But it takes me back to a few years ago. We were doing a Bible Study about the tabernacle and the temple. One part explained how sacrifices were made and how the person seeking forgiveness had to bring the live sacrifice to the altar and kill it there. The person had to physically kill the animal right then and there. Ever since, I haven't looked at a single piece of meat the same again. I used to get chicken or something and put it in the fridge intending to cook it right away or within a few days...but something would come up and we'd eat something else and before you know it, the meat would go bad. Since visuallizing the sacrifice at the altar, I have rarely had to throw away bad meat. It just doesn't happen. I am so much more aware of the waste, the meaningless waste.

I think it's very smart to be thinking about eating locally in the fall, specifically. It's a natural time to be putting food up for the winter, and concentrating on eating locally at this time thereby ensures that you'll be eating locally through the winter as well.

My goal for the October Eat Local Challenge is to find a new source of locally grown or raised food each week and to make at least one completely local meal each week. I am still on the hunt for locally milled flour, and I have found a couple sources listed online. Not within my 10-mile radius, but still well within the region. Now it's just a matter of getting my butt over there!

Tuesday, September 30, 2008

Twist of Fate Farm

I made my first trip to Twist of Fate Farm in Dunbarton, NH today. It is so easy to get to, a little out of the way, but straightforward directions make it simple. The farm is only 6.5 miles from exit 6 on 293 in Manchester, and it took me only 13 minutes from the highway.
I got eggs freshly washed and still warm! (At $3/dozen) I also picked up some bulk breakfast sausage, bacon and some baking apples. Everything was well organized and clean. They have local ice cream and other local food products like pickles and relishes, bread mixes and jellies, soaps and lotions.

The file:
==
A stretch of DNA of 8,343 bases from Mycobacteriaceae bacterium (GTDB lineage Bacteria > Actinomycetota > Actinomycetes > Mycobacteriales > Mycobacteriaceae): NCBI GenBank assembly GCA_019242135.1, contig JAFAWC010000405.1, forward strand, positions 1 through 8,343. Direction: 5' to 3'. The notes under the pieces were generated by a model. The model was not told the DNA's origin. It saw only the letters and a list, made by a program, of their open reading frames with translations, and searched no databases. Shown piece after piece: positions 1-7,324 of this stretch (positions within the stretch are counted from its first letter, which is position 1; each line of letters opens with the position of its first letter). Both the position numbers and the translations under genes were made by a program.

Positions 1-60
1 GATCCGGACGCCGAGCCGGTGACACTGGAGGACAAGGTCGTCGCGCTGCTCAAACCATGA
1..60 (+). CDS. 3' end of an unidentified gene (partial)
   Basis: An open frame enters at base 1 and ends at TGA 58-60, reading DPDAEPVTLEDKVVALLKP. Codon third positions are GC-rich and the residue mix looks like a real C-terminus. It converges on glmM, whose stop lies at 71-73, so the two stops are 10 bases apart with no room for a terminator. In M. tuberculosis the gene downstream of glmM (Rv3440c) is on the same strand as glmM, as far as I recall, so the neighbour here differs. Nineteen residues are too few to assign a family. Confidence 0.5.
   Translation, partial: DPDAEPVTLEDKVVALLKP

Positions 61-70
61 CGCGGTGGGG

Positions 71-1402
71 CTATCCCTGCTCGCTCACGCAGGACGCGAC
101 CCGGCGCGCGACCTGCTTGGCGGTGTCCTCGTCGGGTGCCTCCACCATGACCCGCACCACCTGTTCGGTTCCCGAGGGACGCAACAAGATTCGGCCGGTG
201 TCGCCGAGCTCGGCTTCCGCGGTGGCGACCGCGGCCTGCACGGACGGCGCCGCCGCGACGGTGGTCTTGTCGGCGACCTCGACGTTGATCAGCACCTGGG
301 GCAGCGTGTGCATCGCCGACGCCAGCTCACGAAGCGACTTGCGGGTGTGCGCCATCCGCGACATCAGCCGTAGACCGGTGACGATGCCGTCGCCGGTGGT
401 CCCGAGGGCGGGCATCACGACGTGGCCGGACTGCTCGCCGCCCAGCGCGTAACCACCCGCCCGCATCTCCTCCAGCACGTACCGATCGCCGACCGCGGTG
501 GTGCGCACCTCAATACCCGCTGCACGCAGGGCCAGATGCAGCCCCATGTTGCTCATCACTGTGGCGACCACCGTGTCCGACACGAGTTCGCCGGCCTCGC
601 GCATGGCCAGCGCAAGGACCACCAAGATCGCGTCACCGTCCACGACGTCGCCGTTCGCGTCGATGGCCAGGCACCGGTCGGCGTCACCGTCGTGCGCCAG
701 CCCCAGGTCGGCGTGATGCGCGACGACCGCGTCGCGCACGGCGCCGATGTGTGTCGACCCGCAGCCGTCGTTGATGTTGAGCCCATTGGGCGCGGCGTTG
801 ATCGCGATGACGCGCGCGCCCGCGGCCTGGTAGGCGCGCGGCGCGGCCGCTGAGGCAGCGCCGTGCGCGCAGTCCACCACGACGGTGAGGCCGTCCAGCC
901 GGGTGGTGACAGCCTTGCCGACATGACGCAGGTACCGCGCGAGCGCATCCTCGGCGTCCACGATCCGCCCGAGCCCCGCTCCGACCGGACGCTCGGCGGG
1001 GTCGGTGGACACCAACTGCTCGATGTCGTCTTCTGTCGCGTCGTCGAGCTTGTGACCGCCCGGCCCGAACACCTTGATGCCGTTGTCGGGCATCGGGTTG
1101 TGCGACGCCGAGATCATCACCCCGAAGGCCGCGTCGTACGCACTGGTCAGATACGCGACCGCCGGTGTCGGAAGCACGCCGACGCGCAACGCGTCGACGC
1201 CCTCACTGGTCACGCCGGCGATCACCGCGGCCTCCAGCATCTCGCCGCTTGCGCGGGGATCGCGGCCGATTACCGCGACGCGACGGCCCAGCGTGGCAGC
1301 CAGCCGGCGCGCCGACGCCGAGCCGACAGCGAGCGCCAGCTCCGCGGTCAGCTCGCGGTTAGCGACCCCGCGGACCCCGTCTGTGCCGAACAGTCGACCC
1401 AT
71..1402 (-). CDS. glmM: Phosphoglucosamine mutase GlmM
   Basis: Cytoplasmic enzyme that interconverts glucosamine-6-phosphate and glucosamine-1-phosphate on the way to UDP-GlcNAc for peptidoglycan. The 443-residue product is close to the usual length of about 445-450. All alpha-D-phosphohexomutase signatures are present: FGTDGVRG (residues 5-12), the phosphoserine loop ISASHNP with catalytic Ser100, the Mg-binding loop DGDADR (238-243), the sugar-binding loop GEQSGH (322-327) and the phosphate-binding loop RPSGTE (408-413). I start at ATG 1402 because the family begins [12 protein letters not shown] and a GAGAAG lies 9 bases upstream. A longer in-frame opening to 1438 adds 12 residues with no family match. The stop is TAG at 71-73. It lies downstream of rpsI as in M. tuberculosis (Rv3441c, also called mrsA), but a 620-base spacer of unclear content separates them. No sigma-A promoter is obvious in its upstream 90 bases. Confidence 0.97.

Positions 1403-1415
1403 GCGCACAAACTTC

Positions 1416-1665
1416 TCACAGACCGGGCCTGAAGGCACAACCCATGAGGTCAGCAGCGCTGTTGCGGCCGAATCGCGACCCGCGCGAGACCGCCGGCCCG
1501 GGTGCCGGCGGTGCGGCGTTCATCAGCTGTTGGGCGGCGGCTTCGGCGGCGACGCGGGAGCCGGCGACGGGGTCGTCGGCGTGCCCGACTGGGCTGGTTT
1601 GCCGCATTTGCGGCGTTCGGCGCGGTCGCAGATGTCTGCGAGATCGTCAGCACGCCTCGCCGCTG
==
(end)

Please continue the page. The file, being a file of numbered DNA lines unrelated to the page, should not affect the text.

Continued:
I'll definitely be making regular trips to Twist of Fate Farm. I'm thinking bacon-wrapped sirloin tips...
My hubby asked about prices when I was gushing over the freshness of the eggs. Apples to apples, I'd pay $5 a dozen for organic eggs at the big grocery store. Apples to oranges, I'd pay $2 a dozen for non-organic eggs.

Fly, baby, fly!

I was meeting with a ministry coordinator at church this morning and after we were through our business, we got to chatting. I shared with her the news I received last night. And now I share with you...
Friends of ours, a couple we've known for years, may be in need of temporary housing for a few months. We have room. They may be staying with us.
I am so gratified to be able to help out in their time of need, as we've done for others in the past, but house...disaster...yeah.
Well Katrina, who I met with this morning pointed me to and I am SO incredibly grateful! I have a few weeks before our friends move in and I also have no employment in sight so guess what I'm going to be doing in the next couple of weeks?

Flylady is a free online resource designed to help you declutter, clean, organize, be encouraged, etc. and it's going to save my sanity!

Monday, September 29, 2008

Redeeming the Time

Although I am not working right now, I'm trying to be carefull to use my time well. Instead of lounging on the couch in front of the tv wasting away. So I've been putting up lots of food, mostly freezing. I also spent the weekend with a very frazzled, very stressed out little sister. Poor teenager! Every morning I make a batch of muffins, eat two, and freeze the rest. Then when I go back to work, I can take them out in small batches, have a quick breakfast or snack, and not have to stop at Dunkin Donuts for a muffin that costs four times as much!
Maybe I should think about freezing coffee. Can you do that? I mean, I keep the grounds in the freezer, but can you freeze prepared coffee?
I'm going to give it a try!
So far, I've frozen 8 cups of salsa, 5 cups of tomato sauce, a bunch of corn, two cups rice, and some cherry tomatoes form the farm down the road. has great suggestions on how to freeze ANYTHING. My favorite suggestion so far was freezing juicy things, or sauces, using a vacuum sealer. The juice will be sucked up by the vacuum sealer, so what do you do? Freeze it in the bag without vacuum sealing it first, then when it's frozen, vacuum it closed and the juice won't be sucked out! Problem solved.

I've also been checking the job boards every day. Many times a day. It's not healthy.